What happened

Shares of Whiting Petroleum (NYSE:WLL) tumbled in April, ending the month down by double digits despite monster first-quarter results.

So what

Whiting Petroleum beat the forecasts across the board last month. Production came in at the high end of the company's guidance range thanks to the impressive results from its Loomer pad in North Dakota, where initial production rates have the three-well pad on pace to deliver 50% more production than initial expectations. Meanwhile, costs came in below the company's guidance, thanks to a new comprehensive water handling system and well maintenance program. Those two factors helped Whiting Petroleum narrow its net loss, which came in better than the consensus estimate.

Drilling rigs in the mountains.

Image source: Getty Images.

While the company's stock got a bit of a bump thanks to those results, that wasn't nearly enough to overcome the impact from sinking crude prices during the month. Overall, the price of the U.S. oil benchmark WTI fell almost 8% from its peak in early April, ending the month below $50 per barrel due to concerns that crude supplies continue to rise in spite of OPEC's best efforts.

That sub-$50 oil price is a problem for Whiting because its 2017 budget is based on $55 crude. It's worth noting, though, that Whiting wasn't the only Bakken-focused driller that used $55 crude to fuel its 2017 growth plan since rival Continental Resources (NYSE:CLR) also built its budget for cash flow neutrality at that oil price. However, with crude staying below that level all year, and recently falling into the mid-$40s, it's causing concern that Whiting and Continental Resources might not be able to achieve their bullish growth forecasts.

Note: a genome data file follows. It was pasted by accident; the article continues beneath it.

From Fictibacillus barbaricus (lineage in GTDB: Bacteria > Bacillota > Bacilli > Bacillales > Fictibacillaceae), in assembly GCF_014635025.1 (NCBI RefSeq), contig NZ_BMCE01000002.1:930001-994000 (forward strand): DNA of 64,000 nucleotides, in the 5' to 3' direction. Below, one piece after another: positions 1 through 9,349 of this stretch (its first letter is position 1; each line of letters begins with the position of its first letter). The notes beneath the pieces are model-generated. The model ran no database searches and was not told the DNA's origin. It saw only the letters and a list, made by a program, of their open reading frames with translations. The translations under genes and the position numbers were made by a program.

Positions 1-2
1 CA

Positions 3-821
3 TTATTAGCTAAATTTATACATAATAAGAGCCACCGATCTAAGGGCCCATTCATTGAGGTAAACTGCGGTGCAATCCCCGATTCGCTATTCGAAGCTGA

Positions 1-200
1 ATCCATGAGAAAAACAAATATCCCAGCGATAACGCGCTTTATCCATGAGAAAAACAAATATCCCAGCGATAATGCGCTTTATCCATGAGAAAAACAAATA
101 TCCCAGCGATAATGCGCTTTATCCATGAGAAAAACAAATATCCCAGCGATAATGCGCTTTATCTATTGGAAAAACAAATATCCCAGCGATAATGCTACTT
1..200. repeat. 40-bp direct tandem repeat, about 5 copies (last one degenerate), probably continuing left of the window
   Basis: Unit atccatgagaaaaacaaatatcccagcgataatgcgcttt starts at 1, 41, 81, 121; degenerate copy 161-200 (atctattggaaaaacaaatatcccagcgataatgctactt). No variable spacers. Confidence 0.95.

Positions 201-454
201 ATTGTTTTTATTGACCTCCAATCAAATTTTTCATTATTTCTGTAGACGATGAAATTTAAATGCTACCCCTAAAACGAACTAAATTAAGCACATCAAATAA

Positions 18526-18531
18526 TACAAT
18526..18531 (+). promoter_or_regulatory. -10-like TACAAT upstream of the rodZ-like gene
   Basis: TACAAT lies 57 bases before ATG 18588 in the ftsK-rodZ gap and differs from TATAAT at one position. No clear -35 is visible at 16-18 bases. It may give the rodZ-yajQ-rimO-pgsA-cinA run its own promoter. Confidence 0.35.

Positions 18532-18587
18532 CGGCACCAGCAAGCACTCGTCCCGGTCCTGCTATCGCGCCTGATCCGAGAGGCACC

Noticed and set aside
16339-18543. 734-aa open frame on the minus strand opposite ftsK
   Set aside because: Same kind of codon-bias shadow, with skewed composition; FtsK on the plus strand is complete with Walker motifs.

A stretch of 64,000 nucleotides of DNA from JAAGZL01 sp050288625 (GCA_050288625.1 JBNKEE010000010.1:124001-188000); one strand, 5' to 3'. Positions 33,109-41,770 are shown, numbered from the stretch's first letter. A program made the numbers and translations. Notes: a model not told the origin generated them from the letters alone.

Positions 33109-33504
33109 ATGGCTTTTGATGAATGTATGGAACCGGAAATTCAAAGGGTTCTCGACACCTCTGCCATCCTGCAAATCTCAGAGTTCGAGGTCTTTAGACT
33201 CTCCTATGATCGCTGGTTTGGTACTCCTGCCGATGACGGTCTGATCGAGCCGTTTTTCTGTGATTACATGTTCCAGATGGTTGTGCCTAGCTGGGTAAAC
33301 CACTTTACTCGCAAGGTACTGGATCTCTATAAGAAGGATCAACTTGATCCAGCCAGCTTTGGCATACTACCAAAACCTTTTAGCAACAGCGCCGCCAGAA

Now what

While Whiting Petroleum reported a much better-than-expected first quarter, the market has concerns whether the company can keep that up because of tumbling oil prices. If Whiting Petroleum  invests as much capital as planned, it runs the risk of outspending cash flow to chase growth. That could cause it to dig itself back into a deep hole considering that it still has a lot of debt on the balance sheet. That weaker financial situation could cause this stock to remain very volatile this year. 

Matt DiLallo has no position in any stocks mentioned. The Motley Fool has no position in any of the stocks mentioned. The Motley Fool has a disclosure policy.